Monthly Archives: May 2013
How we prepare now, before a disaster, dictates how we react, respond and recover during the real thing. A mock 7.8 earthquake in San Francisco seems like a good test!
We’ll go into more detail later about what went on when DEM and our partners were put to the test. For now check out our photo gallery and our coverage in the San Francisco Chronicle and Emergency Management Magazine!
Photos by Maurice Ramirez – www.mauriceramirez.com
The act of terrorism that occurred at the Boston Marathon is every city’s worst nightmare. It shakes all of us to the core as it’s hard not to think about something similar happening within our own community.
But as the dust begins to settle in Boston, and across the country, we are beginning to see some something positive: the tangible results of emergency management planning, training and exercises. In Boston, those preparations were clear as emergency medical services, law enforcement and others within the emergency management community worked swiftly and efficiently in its response to this horrific act. And as a result of this trial, Boston can take some solace knowing they practiced before the emergency to allow for a quicker recovery. That is resilience.
Much like Boston, San Francisco is no stranger to practicing emergency plans and procedures. Thanks to DEM’s robust training and exercise program, we regularly bring…
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Do you know how to spot the signs of a stroke? Today, May 7, 2013, is National Stroke Alert Day. San Francisco Department of Emergency Management’s Emergency Medical Services Agency is partnering with Bay Area emergency and health organizations to educate our community about the warning signs of stroke and the necessity of calling 9-1-1 if symptoms are present.
Nurses from California Pacific Medical Center, St. Francis Medical Center and University of California at San Francisco joined forces with ambulance providers American Medical Response, ProTransport-1 and the DEM Emergency Medical Services Agency to distribute multilingual Stroke Alert postcards with stroke information at Embarcadero BART station. This is a part of a regional effort to spread good medicine at BART stations throughout Alameda, Contra Costa, San Francisco and San Mateo Counties.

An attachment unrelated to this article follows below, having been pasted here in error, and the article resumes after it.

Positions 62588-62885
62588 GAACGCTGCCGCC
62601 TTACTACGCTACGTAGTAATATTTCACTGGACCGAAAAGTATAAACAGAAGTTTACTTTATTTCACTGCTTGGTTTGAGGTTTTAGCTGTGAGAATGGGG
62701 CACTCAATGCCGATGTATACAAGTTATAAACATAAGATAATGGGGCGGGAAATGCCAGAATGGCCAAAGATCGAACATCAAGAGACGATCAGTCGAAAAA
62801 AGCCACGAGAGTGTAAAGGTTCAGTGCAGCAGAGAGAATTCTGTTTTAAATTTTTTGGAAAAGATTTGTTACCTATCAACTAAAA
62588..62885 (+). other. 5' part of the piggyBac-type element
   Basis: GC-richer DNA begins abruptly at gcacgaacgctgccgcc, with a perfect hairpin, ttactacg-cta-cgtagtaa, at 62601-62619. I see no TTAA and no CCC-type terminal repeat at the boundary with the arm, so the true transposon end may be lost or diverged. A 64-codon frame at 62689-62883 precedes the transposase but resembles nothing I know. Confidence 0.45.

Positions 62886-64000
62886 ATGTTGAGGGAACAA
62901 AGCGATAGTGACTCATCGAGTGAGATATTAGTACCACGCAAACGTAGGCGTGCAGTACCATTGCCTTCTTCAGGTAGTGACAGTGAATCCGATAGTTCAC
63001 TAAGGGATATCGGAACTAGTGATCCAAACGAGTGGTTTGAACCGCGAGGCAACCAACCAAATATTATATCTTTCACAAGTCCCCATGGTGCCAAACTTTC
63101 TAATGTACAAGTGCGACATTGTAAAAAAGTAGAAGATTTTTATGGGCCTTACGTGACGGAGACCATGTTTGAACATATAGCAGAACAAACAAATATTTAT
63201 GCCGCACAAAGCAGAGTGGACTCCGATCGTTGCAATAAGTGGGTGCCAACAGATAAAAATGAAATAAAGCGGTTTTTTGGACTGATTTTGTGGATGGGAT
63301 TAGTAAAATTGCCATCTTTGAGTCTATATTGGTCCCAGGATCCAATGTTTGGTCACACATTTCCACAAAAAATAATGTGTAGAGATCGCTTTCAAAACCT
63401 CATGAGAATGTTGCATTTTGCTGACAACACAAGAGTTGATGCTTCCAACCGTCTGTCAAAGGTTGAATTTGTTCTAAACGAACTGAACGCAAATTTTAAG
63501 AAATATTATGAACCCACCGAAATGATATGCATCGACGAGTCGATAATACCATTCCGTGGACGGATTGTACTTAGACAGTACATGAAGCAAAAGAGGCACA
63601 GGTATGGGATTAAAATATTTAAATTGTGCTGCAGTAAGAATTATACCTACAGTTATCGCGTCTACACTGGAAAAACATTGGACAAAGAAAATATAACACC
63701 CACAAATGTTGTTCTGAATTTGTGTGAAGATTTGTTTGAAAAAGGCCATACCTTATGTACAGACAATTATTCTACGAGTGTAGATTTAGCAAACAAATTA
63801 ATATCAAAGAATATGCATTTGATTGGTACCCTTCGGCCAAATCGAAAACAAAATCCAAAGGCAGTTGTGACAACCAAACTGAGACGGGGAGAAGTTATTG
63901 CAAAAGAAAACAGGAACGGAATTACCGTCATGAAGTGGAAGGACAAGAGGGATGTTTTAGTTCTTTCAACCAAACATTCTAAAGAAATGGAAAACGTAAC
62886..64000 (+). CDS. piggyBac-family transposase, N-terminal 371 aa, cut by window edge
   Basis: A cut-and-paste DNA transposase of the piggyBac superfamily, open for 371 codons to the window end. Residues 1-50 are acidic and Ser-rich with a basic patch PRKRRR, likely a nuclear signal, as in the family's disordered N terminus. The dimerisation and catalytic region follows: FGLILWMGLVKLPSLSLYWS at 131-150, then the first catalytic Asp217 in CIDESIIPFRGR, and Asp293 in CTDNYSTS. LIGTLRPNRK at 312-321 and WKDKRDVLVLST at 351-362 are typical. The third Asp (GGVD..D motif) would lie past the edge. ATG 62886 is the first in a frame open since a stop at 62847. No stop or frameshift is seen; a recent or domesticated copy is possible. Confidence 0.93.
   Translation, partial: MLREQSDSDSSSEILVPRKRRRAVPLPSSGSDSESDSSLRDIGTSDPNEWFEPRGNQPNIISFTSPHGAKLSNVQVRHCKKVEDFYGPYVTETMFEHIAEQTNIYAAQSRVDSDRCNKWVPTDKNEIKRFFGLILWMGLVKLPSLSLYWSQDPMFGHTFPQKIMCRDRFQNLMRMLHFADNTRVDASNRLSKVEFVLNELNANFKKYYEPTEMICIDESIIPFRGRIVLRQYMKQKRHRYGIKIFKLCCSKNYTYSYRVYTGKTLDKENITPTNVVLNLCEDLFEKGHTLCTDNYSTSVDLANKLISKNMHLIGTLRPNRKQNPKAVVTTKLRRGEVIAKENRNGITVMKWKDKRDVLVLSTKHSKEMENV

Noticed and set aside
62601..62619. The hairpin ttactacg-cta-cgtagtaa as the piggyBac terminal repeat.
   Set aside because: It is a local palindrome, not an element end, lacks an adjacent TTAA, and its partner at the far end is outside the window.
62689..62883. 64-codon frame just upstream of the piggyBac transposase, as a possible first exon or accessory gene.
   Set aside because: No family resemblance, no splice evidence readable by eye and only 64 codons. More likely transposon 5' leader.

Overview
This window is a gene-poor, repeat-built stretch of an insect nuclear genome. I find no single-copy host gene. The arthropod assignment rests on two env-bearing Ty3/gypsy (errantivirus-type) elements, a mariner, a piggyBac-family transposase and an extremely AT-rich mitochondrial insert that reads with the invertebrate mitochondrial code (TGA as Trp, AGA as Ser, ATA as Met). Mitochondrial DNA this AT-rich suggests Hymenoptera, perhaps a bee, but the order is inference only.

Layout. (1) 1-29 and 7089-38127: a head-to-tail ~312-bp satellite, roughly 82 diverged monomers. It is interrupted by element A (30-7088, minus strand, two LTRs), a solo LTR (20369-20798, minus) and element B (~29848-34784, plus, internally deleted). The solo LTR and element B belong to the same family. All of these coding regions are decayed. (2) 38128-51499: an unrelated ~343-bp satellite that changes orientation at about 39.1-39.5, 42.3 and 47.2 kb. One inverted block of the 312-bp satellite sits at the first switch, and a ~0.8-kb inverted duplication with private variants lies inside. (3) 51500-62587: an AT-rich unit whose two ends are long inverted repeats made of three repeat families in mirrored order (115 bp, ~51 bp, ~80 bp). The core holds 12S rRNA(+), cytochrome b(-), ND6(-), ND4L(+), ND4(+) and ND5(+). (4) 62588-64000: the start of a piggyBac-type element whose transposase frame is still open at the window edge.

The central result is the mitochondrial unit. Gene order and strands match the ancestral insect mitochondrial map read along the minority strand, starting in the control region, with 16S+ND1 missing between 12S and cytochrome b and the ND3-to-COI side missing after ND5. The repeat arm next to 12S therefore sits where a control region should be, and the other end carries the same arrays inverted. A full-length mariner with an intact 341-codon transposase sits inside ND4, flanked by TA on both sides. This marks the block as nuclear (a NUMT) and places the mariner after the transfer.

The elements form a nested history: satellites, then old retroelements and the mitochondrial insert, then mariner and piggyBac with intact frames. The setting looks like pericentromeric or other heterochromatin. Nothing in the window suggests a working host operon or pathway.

Using the FAST acronym is an easy way to recognize a stroke and know what to do if you see someone exhibiting the signs, according to Jenny Fung, R.N., the coordinator of Mills-Peninsula’s Stroke Program.
- Face: Look for an uneven smile
- Arm: Check if one arm is weak
- Speech: Listen for slurred speech
- Time: Call 9-1-1 immediately if there is any one of these symptoms
“Look for sudden changes — a facial droop, arm weakness, change in speech,” Fung says. “If you see any one of these stroke signs, call 911 – don’t try to drive the person to the ER yourself. Time is brain. Every minute counts.”
A stroke is a brain attack in which blood and oxygen are cut off to a part of your brain. It can strike anyone, at any age. If you smoke, have high blood pressure, high cholesterol or diabetes you may be at an elevated risk for stroke.
“Getting treatment as fast as possible is key to decreasing disability from a stroke,” Fung says.
Nearly 800,000 Americans have a new or recurrent stroke every year. Of these, 130,000 die as a result of stroke.
The City and County of San Francisco has a system in place to respond to strokes. Emergency first responders alert the closest of seven certified stroke centers that a patient is on the way, ensuring the hospital’s stroke team is ready when the patient arrives.
The FAST stroke information also is available in a free mobile app for iPhone, iPad and Android. Search for “stroke FAST app.”